Dehumanization is the act of denying humanness to other human beings. A practical definition refers to it as the viewing and treatment of other persons as if they lack mental capacities that we enjoy as human beings. Here, every act or thought that treats a person as less than human is an act of dehumanization. Throughout history, dehumanization has been an essential ingredient in the perpetration of intergroup violence and atrocities.
In political science and jurisprudence, the act of dehumanization is the inferential alienation of human rights or denaturalization of natural rights, a definition contingent upon presiding international law rather than social norms limited by human geography. In this context, specialty within species need not apply to constitute global citizenship or its inalienable rights; these both are inherit by human genome. It is theorized to take on two forms: animalistic dehumanization, which is employed on a largely intergroup basis, and mechanistic dehumanization, which is employed on a largely interpersonal basis.
“When you see the president or other politicians use terms like ‘animals’ or, even worse, ‘infestation’ (a term usually reserved for insects), they are engaging in dehumanization. People use dehumanization to justify greed, violence, and abuse. Although dehumanization is most associated with right-wing nationalism, others sometimes use dehumanizing language, too,” says Sherry Hamby.
According to her article, dehumanization involves redefining the targets of prejudice and violence by making them seem less human (that is, less civilized or less sentient) than other people. The classic strategy for this is to use terms like ‘animals’ and ‘vermin.’ Referring to people as “illegals” is also dehumanizing. You’ll see dehumanization at work in most large-scale atrocities or genocides committed by governments, armies, or terrorists. The main purpose is to get people to accept or even engage in behaviors that they know are wrong.
Meanwhile, Joanna Hellström stated in an article that social science scholars mainly regard dehumanization as a phenomenon of conflict and war. Given the rise of right-wing populism and populist rhetoric, there is reason to believe that dehumanization has nestled its way into political discourse… “Dehumanization can lead to support for aggression, discrimination, and violence even in democratic societies. Therefore, it is essential for political scientists to acknowledge its existence, as dehumanization can have a severe impact on equality and the defense of human rights. Since dehumanization is based on making generalizations of other groups, especially those who have been traditionally discriminated against, it can also be a convenient tool for radical right-wing parties,” she notes.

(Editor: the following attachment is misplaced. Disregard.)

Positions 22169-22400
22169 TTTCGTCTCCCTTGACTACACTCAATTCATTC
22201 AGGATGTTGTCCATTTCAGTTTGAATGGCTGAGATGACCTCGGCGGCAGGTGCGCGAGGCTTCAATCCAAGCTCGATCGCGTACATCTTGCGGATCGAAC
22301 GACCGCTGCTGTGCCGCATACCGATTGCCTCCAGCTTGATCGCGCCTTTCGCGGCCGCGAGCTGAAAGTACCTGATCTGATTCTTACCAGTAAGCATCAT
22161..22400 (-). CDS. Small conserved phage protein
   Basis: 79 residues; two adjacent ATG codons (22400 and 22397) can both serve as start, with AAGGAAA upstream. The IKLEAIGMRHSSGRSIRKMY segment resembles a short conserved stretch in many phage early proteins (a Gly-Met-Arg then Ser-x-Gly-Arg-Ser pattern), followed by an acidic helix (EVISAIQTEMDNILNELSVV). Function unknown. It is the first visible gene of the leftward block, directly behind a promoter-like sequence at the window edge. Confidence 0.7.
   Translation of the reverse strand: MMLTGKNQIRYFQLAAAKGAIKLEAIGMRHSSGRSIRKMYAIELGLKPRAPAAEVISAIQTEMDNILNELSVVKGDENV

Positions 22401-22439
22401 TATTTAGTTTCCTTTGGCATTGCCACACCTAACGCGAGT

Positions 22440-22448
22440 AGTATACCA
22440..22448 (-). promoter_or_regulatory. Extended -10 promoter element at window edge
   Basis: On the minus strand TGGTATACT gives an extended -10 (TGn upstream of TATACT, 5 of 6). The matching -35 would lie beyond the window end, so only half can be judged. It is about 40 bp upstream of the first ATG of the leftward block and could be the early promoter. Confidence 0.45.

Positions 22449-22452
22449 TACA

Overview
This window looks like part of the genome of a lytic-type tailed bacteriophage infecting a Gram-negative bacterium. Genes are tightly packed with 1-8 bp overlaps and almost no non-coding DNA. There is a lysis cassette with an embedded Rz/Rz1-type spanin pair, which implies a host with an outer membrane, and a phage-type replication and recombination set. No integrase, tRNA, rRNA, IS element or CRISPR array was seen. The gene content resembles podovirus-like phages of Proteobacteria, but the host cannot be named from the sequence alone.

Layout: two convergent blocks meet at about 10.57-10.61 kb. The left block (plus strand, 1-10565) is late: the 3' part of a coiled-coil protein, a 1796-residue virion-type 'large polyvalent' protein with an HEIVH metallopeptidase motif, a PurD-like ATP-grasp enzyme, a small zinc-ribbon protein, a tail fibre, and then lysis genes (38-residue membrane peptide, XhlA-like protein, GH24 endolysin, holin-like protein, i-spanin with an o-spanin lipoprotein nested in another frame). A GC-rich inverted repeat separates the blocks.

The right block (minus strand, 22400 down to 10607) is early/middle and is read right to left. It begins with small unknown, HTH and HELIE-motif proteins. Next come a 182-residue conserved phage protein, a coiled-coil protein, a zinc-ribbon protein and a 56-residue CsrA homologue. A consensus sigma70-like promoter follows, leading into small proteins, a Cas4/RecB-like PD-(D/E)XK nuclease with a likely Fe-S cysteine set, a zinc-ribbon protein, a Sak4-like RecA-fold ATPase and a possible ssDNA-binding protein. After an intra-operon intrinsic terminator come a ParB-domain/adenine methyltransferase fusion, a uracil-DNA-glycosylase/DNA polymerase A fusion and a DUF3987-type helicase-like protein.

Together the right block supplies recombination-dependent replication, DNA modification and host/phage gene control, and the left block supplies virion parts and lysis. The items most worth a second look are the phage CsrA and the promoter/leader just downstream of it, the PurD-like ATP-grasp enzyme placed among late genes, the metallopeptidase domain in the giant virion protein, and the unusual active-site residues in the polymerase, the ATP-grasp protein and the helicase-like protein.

Furthermore, Adama Dieng, UN Special Adviser on the Prevention of Genocide, wrote in an article that the demonization of immigrants by politicians, and some sections of the public, has neither attracted widespread outrage nor condemnation. Instead, politicians seem to exacerbate such attacks with sanctimoniousness and hateful rhetoric. All over Europe, ultranationalist resurgence is legitimizing hatred, racism and violence.
“While extremists spread inflammatory language in mainstream political discourse under the guise of ‘populism’, hate crimes and hate speech continue to rise. Hate crimes constitute one of the clearest early-warning signs for atrocity crimes. Therefore, they must not remain unchallenged,” says Dieng and adds that “Dehumanization of immigrants and refugees, as we are seeing throughout Europe, takes away the humanity that justifies universal protection of their rights. Ultranationalist leaders legitimize the violence of their supporters by framing immigrants as a threat to their culture and identity.”